Monday, September 21, 2015

New WIP: Arya mitts

I've made a start on the Arya Mitts by Patti Waters. This is another project towards my Stash Match.

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I'm glad that I'm finally using this yarn because it is beautiful. This yarn was a gift in a swap from several years ago. It's Cherry Tree Hill Supersock. Very pretty in the skein, but as I was winding it I fell in love with the colours even more. It's subtly variegated in blues, greens, and purples - I thought it might be too busy for this cable pattern at first, but I think it will work okay. The twisted-stitch cables are surprisingly intuitive!

Sunday, September 06, 2015

FO: Cinnamon Stone Shawl

The greenest shawl ever is finished.

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Pattern: Cinnamon Stone Shawl by Verybusymonkey

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Yarn: Old Maiden Aunt Merino Superwash 4-Ply in Emerald City colourway


Before I start criticizing the pattern, I want to say that it is beautiful and I love the result with some reservations. I think it is very worth knitting if you like the look of it, but be prepared to deal with some issues. The first half of the shawl went smoothly and was very enjoyable, but my troubles began once I hit chart 3.

First, the pattern along the bottom edge follows three charts - my first thought was to tape the charts together to form one seamless huge chart. But alas! The charts are different sizes, so the rows do not line up. If I had been more committed, I would have done some print sizing experimentation, but I just lived with it. It slowed me down and caused me to grumble a bit, but oh well.

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Second, there are some errors in the pattern(or maybe the pattern is totally fine and I'm just losing my mind - always possible). Other ravelers also ran into trouble where I did, which makes me think the pattern is to blame rather than my pattern-reading skills. Frustrating, but these things happen. Thank goodness for Ravelry. Anyway, I followed some very helpful notes to fix the problems - I've linked to them in my Rav notes here.

I'm not entirely happy with the lace at the bottom edge - I feel like the fact that it is reverse stockinette makes the YOs look messy and undefined. I much prefer the way the middle section looks with extra knit stitches thrown in for contrast and to define the lace a bit more. Does that make sense? It's still pretty, but not as crisp as the rest of it.

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My final small disappointment is that the way I prefer to wear shawlettes doesn't show off the gloriousness of this lace pattern. Sigh. (This is my own issue, not a fault of the pattern, though the pattern schematic is a bit misleading when it comes to shawl shape. Or maybe I just blocked it wrong?) I think this would look fabulous worn over the shoulders with the lace flowing down the back... like my picture on the chair above. I tend to wear things bandit-style, however; this particular arrangement crumples up the lace in this case. (I have made plenty of triangle and crescent-shaped shawls that do not do this, so it's not a function of shape so much as lace placement, I think.) It's fine, though - even if the lace gets crumpled when I wear it, it's still totally the greenest thing I own. GREEN FTW.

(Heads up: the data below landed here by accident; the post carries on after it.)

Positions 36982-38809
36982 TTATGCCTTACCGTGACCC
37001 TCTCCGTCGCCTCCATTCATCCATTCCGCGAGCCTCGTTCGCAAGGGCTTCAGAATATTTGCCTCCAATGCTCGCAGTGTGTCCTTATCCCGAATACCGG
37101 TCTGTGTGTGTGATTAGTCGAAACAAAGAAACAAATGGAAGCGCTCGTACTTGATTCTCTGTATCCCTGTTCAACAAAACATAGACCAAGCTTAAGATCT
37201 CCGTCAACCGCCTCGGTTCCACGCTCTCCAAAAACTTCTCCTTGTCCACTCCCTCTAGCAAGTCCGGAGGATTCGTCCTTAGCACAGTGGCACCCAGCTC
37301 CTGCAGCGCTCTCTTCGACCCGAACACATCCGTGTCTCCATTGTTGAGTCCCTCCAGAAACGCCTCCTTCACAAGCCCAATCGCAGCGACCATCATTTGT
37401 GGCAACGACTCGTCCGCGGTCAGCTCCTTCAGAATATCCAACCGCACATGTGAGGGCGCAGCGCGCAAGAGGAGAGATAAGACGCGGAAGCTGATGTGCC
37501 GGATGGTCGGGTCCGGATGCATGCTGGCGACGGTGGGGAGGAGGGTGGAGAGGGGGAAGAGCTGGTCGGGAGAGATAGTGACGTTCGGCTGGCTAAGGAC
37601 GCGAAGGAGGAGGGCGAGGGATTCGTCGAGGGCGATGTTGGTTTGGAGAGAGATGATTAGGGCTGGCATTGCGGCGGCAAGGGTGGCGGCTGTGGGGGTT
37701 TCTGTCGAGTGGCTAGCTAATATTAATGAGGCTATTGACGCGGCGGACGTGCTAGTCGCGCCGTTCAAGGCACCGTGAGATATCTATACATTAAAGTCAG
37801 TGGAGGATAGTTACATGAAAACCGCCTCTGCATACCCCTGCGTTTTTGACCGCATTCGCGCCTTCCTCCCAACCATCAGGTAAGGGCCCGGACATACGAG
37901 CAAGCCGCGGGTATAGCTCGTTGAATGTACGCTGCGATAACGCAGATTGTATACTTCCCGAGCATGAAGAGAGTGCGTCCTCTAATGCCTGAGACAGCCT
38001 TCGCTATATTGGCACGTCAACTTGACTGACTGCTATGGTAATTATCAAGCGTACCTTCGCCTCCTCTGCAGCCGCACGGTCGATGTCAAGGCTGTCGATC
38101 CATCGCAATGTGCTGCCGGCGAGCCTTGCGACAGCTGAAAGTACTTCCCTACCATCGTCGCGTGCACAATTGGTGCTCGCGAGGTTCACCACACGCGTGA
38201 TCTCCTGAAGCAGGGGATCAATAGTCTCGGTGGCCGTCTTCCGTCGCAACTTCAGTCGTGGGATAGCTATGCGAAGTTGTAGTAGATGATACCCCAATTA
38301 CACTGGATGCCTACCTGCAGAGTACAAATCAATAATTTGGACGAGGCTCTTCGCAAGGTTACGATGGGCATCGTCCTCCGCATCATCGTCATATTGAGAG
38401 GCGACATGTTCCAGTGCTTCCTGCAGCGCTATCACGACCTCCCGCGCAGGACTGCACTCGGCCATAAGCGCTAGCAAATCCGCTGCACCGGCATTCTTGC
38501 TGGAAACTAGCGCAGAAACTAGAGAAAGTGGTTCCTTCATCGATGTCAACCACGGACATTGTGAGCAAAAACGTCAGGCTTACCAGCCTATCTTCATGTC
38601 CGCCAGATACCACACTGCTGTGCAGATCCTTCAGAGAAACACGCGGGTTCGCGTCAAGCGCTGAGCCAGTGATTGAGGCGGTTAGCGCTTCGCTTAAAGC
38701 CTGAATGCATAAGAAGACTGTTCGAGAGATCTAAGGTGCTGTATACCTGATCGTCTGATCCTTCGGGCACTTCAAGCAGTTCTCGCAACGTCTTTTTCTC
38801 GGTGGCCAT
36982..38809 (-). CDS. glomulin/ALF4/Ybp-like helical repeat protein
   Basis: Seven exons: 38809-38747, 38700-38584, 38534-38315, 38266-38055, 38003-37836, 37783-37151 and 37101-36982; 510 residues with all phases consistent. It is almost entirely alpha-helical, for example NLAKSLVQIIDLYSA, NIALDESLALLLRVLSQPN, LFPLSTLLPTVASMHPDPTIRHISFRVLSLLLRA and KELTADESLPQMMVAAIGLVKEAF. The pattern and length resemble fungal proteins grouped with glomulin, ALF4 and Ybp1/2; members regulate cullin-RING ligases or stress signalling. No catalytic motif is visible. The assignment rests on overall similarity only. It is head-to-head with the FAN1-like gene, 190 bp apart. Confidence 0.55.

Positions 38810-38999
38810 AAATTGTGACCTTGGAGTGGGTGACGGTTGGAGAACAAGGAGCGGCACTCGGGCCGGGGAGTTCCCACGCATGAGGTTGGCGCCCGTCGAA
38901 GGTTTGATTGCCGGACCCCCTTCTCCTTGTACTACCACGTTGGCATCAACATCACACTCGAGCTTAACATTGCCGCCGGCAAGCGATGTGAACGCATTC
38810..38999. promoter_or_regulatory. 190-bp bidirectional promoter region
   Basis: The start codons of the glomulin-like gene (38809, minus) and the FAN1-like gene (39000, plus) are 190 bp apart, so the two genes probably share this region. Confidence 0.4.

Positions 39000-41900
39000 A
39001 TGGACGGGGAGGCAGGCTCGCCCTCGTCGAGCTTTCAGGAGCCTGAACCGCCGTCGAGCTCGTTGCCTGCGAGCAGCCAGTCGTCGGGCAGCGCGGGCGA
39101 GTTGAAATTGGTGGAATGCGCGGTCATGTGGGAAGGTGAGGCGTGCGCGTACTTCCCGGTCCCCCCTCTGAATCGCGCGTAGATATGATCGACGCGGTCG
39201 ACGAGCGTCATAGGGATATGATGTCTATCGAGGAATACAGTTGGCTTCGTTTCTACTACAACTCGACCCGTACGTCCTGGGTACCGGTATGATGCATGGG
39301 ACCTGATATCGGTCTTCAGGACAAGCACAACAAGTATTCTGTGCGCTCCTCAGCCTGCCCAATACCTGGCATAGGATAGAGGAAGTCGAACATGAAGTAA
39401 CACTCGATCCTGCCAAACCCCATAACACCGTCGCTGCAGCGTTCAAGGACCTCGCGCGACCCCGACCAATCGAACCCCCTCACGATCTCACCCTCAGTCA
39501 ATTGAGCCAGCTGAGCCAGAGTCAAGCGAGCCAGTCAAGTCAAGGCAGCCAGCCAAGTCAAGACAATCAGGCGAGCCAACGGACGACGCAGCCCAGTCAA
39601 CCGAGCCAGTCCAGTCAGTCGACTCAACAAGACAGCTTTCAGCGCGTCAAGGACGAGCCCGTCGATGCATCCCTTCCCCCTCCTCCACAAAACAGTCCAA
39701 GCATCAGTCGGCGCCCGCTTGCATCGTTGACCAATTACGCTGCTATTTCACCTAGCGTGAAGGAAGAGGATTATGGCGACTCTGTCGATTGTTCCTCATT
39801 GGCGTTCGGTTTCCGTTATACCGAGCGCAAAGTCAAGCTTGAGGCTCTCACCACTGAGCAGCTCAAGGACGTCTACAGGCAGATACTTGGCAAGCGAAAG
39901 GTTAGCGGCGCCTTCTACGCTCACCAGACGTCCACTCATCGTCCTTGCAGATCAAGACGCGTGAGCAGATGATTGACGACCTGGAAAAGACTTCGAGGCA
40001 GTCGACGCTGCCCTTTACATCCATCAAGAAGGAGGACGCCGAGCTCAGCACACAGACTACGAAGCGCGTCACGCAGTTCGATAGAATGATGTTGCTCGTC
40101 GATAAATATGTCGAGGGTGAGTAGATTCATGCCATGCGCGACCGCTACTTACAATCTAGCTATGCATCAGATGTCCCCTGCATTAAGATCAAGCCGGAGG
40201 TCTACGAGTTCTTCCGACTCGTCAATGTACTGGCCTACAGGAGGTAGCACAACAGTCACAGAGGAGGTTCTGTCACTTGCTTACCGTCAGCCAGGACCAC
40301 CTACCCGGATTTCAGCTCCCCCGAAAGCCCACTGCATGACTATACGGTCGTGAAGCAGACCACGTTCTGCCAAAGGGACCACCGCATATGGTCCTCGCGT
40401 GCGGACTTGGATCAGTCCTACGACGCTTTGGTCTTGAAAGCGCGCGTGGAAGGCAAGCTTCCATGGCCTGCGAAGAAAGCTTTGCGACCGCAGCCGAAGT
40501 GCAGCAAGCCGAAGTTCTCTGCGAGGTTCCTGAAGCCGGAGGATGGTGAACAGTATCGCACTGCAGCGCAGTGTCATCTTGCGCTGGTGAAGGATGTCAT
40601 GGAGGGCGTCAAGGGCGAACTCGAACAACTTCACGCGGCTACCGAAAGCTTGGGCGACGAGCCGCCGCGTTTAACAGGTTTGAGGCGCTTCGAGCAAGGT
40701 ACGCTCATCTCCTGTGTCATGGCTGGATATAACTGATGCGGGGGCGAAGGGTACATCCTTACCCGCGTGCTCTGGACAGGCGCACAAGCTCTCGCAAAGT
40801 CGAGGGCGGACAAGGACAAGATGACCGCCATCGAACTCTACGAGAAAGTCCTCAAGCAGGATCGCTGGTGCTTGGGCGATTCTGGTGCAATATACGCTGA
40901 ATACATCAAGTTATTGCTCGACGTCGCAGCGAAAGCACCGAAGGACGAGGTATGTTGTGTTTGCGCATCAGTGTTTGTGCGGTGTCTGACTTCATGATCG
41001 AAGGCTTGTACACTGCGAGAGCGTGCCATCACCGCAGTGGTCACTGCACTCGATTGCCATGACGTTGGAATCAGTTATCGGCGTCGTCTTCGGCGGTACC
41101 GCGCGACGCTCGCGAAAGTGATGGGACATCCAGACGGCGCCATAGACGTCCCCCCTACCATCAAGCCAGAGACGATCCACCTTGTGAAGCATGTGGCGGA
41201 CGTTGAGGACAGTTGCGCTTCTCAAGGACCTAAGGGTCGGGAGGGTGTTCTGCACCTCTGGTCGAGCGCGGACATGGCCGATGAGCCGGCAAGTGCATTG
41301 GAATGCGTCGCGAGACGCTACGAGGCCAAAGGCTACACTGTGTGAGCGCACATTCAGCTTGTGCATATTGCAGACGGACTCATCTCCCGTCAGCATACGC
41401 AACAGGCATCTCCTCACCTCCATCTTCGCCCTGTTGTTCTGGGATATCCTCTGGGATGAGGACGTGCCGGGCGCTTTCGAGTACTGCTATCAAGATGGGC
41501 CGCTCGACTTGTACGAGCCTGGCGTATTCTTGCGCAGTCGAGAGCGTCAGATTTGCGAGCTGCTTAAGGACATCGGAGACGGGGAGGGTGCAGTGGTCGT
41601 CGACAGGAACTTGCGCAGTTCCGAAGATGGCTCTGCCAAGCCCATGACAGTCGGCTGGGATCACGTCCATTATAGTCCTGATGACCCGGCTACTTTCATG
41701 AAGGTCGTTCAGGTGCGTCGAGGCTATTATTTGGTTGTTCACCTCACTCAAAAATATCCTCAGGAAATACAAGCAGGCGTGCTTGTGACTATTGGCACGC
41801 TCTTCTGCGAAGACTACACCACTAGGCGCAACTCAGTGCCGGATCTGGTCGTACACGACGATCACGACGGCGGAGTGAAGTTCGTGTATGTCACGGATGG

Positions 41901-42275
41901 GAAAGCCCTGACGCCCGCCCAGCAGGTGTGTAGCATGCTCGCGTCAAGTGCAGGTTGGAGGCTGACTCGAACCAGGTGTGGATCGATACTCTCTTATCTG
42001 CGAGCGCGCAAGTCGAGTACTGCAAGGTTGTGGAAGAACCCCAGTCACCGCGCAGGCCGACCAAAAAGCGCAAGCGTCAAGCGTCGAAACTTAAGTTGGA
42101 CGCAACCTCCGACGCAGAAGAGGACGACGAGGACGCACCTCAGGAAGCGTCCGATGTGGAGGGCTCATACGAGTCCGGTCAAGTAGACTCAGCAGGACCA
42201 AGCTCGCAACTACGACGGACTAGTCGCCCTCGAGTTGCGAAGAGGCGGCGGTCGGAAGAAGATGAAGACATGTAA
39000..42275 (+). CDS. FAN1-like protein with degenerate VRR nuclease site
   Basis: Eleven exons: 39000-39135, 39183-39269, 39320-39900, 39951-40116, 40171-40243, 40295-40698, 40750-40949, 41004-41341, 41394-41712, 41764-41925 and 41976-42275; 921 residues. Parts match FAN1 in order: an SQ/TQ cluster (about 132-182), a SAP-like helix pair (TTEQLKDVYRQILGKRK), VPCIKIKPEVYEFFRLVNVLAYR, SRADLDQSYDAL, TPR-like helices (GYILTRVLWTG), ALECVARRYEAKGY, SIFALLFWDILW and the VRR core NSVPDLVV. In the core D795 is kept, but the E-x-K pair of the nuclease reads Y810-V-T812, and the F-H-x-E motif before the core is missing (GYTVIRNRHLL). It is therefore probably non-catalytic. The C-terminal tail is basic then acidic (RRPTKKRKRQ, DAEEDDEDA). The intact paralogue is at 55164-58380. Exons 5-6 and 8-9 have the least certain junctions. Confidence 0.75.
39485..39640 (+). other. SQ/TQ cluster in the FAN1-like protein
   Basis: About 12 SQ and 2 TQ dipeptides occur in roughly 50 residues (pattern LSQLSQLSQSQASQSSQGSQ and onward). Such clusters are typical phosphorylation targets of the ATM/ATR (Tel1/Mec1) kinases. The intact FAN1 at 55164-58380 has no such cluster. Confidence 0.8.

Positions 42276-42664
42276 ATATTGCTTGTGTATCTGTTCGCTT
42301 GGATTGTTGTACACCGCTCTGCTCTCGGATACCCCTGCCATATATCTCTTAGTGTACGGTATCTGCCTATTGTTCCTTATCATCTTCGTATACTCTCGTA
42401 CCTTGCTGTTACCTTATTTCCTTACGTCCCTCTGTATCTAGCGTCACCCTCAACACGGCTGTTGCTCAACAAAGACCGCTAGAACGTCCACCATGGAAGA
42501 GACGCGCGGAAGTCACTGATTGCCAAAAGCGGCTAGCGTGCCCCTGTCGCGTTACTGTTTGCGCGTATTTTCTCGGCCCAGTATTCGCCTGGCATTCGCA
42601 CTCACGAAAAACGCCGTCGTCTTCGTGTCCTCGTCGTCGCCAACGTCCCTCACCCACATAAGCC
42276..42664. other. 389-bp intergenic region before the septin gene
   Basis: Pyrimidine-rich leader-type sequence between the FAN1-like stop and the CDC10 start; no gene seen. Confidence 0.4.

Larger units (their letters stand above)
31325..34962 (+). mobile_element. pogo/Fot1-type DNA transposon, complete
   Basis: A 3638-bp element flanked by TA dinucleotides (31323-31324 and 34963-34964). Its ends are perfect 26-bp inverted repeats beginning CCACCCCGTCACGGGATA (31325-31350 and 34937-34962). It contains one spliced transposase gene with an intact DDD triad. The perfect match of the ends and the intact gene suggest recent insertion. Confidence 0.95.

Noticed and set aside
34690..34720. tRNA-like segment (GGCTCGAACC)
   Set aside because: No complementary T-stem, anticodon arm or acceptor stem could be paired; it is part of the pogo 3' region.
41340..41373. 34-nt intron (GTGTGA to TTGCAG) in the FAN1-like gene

The only mod I made was to forgo the picot bind-off in favour of a standard stretchy bind-off.

Altogether mixed results, but I'll wear it with love this autumn/winter. And the yarn is still my favourite.

Tuesday, September 01, 2015

Moar swaps

This has been the summer of swaps. In addition to the sock/shawl swap, I also took part in a more standard gift swap. I sent fun things to someone, and a third person sent fun things to me - it was the standard secret kind of swap where nobody knew who would be sending them stuff. As it turns out, Erin sent me a delightful package of wonderfulness. It's fun to get post!

Local was the theme of this package. Erin lives in NYC and is originally from Savannah - so she packed it full of things from both places.

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Let's talk about that gradient. It's handspun and it is rustic and beautiful. I can't decide what to make with it - maybe the Moab Shawl by Verybusymonkey, or something similar.

Also included in the package were fancy flavoured sugars, exciting chocolate (goat, sheep AND cow milk varieties), honey soap, and blueberry jam. Particularly of note is the jam, produced by Anarchy in a Jar. Here's something you might not know about me: for the last 13 years (apparently), whenever I talk / think about jam this old Weebl and Bob video comes to mind. (Now you know!) Anyway, this anarchic jam is only going to reinforce the association I have between jam and revolt. (Plus it is delicious.)

Thanks, Erin! I'm truly spoiled.

Monday, August 24, 2015

Sock/Shawl Swap, part 2

Last post I showed you the shawl I made for the socks/shawls swap. Here are the socks I got in return!

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They are the Pandora's Box Socks. The picture fails to capture the beautiful bright purple undertones to the yarn. They are so soft!

Kristi, my talented swap partner, used a Fish Lips Kiss heel - I've never tried this heel, but I definitely will in the future. Standard short row heels never fit me very well, so I stick with heel flaps. But this heel fits me really well, even though it resembles a short row heel.